The Baby Jesus will take care of all your holiday buffet needs, amirite?

Totally.




 

Comments

( 22 brains — Leave a chunk of brain! )
trystbat
Dec. 1st, 2008 09:52 pm (UTC)
Lovely!!!

Of course, you have to serve the Jesus pick with pork sausages. Just seems right to me....
attack_laurel
Dec. 1st, 2008 09:53 pm (UTC)
I was going to make a "Baby Jesus wants to hold your weiner" joke, but I figured I'd be struck by lightning. :)
trystbat
Dec. 1st, 2008 09:54 pm (UTC)
If we haven't been struck by lightening yet, someone's not paying attention :-D
midnightpeapod
Dec. 2nd, 2008 02:25 am (UTC)
Hilarious!
(Deleted comment)
attack_laurel
Dec. 2nd, 2008 11:06 am (UTC)
Heh - I bought all the Martha Stewart Halloween stuff on sale - including "poison" labels for wine bottles. I plan to put them to good use. :)

christianet
Dec. 1st, 2008 09:58 pm (UTC)
You'd love my grandmother's wedding dress. She was an immigrant Italian flapper bride. She sewed it herself out of white silk taffeta. I have just the overdress, which tied simply at the waist with a ribbon. Unfortunately, it spent the last 30 years or so balled up in a plastic shopping bag at the bottom of closet; my aunt and uncle gave it to me, along with some delicate "trousseau" caps that she sewed herself out of silk, and a lot of vintage lace still on the cardboard reels. So the silk is very distressed and has ripped along the fold lines. I need to get some acid-free paper for it and box it up. I'd love to sew the rips, but I don't know if it would do any good.
attack_laurel
Dec. 2nd, 2008 11:10 am (UTC)
Don't bother to sew the rips - it's unlikely you'd be able to fix them and not hurt the silk further. Once silk starts going, it's pretty much impossible to mend. The lace, on the other hand, should be good for years.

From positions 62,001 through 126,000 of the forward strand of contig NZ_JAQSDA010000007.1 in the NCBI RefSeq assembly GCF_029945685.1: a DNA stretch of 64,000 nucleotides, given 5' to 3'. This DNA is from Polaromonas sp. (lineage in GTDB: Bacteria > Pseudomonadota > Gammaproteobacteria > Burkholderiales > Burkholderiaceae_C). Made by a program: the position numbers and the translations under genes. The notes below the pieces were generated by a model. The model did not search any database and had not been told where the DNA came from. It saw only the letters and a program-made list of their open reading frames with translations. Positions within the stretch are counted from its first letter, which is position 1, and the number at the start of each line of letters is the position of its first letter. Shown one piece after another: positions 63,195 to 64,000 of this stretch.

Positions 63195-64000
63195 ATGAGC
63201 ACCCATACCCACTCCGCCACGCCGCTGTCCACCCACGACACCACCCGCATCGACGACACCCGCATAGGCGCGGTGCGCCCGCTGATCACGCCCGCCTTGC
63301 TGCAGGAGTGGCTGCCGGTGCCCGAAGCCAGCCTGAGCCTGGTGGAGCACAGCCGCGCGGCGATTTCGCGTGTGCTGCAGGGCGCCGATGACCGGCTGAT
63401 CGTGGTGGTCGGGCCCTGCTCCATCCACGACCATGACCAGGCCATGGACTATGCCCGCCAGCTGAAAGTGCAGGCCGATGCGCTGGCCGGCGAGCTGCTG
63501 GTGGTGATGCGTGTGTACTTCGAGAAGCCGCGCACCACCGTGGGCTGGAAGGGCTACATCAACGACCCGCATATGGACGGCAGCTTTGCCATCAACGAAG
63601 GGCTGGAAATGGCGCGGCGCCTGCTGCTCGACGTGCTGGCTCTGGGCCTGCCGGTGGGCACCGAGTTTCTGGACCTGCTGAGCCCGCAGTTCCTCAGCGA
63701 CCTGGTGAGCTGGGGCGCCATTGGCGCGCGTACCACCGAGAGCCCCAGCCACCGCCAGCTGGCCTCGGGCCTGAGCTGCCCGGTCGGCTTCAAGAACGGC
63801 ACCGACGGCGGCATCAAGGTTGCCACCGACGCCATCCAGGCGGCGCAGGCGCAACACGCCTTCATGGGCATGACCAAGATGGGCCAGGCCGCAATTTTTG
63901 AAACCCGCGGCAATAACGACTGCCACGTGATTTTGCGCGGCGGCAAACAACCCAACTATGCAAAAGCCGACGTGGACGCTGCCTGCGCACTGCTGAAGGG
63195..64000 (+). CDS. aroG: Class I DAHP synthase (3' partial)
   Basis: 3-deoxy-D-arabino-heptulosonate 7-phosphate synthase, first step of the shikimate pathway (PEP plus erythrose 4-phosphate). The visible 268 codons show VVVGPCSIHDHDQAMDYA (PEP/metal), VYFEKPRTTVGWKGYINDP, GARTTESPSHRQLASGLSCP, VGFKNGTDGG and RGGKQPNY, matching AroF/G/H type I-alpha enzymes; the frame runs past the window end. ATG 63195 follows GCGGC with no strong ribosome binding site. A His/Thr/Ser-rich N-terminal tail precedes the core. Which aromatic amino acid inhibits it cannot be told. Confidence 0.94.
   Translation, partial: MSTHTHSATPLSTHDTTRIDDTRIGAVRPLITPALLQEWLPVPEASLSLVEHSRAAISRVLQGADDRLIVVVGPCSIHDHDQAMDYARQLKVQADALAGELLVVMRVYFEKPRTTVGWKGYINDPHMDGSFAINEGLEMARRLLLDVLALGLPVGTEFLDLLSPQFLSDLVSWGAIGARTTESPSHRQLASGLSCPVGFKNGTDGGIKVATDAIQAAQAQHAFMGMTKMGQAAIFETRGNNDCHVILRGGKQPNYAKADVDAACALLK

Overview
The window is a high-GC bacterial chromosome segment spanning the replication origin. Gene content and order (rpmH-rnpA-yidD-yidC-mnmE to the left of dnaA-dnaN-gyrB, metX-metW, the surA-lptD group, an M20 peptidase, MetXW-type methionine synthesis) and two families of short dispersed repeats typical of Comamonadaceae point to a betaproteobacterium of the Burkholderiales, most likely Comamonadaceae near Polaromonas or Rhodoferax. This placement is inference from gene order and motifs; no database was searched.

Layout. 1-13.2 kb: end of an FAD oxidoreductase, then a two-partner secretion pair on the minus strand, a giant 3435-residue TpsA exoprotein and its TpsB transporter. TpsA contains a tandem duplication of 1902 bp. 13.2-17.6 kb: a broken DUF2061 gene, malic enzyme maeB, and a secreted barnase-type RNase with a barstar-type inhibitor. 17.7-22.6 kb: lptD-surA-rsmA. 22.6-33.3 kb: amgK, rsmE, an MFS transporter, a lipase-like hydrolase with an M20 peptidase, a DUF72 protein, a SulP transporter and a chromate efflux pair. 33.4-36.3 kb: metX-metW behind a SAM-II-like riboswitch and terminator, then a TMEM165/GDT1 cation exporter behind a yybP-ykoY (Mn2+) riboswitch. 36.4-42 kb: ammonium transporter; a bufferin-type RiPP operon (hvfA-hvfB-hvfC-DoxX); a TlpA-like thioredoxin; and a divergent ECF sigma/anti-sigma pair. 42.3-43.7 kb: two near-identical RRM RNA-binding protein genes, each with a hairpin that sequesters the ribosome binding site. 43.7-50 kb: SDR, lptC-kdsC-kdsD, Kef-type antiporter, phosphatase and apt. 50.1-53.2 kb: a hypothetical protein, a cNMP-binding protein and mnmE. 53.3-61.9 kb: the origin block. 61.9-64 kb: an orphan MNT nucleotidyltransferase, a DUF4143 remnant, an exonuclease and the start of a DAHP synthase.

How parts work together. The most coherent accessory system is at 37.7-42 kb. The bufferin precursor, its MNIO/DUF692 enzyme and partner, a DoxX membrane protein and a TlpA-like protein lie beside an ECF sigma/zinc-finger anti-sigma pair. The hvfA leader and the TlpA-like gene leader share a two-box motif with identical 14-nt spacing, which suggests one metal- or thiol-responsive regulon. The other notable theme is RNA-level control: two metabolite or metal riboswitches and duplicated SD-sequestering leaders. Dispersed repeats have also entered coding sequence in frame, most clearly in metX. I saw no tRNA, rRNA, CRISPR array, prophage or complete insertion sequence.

You should pack it flat, with acid-free tissue paper under the silk, so that it doesn't sit in sharp folds - that will prevent it from deteriorating further. There are also professional clothing conservators - if you're interested (and want to pay the money).

Most museums, especially ones that have textile collections, are interested in pieces with a clear provenance - if you type up the history of the dress, and keep it with the actual dress and laces, you might be able someday to give it to a museum (MFA Boston is interested in that sort of thing, I know).
hsifeng
Dec. 1st, 2008 10:07 pm (UTC)
Thanks for letting us 'into your closet'! *grin* Seriously though, I always love looking at other peoples treasures. It's like window shopping for my soul. *chuckle*
mistressrhi
Dec. 1st, 2008 10:08 pm (UTC)
OMG! I owned (and wore) a silk scarf dress (circa 1977) like this! Now, mine was also black on top, but the bodice was bandeau with spaghetti straps!

And yes, I was thin enough back then to actually pull it off... sigh...

Ah, for the good old days...
attack_laurel
Dec. 2nd, 2008 11:14 am (UTC)
Most people pooh-pooh the 1970s for clothing, but I am collecting now, before they move from the thrift to the antique store (sadly, it's already happening - and I've seen some badly mis-labeled pieces with really high price tags).

I've got some great bits, and personally, I love that kind of '70s dress - I wore all sorts of crazy things back then. My dream is to find a similar dress to my favouritest dress from then - a tiered full-length prarie-style flowered dress that could be worn off the shoulder - awesome, it was. I used to pretend I was a Victorian (I know, I know) lady in that dress.
corbaegirl
Dec. 1st, 2008 10:09 pm (UTC)
I lived just outside of Paris when I was 18 and wore a size 0. I assembled a huge collection of 1870's through 1930's clothing (had to buy two extra suitcases coming home just for them. I outgrew them having my daughters, but they still were around when I was hit by a car and lost my ability to earn a living---right after buying a house. I was able to sell them off a few at a time for enough to pay my mortgage until disability kicked in. I still miss a few of them, but I love my house more.
attack_laurel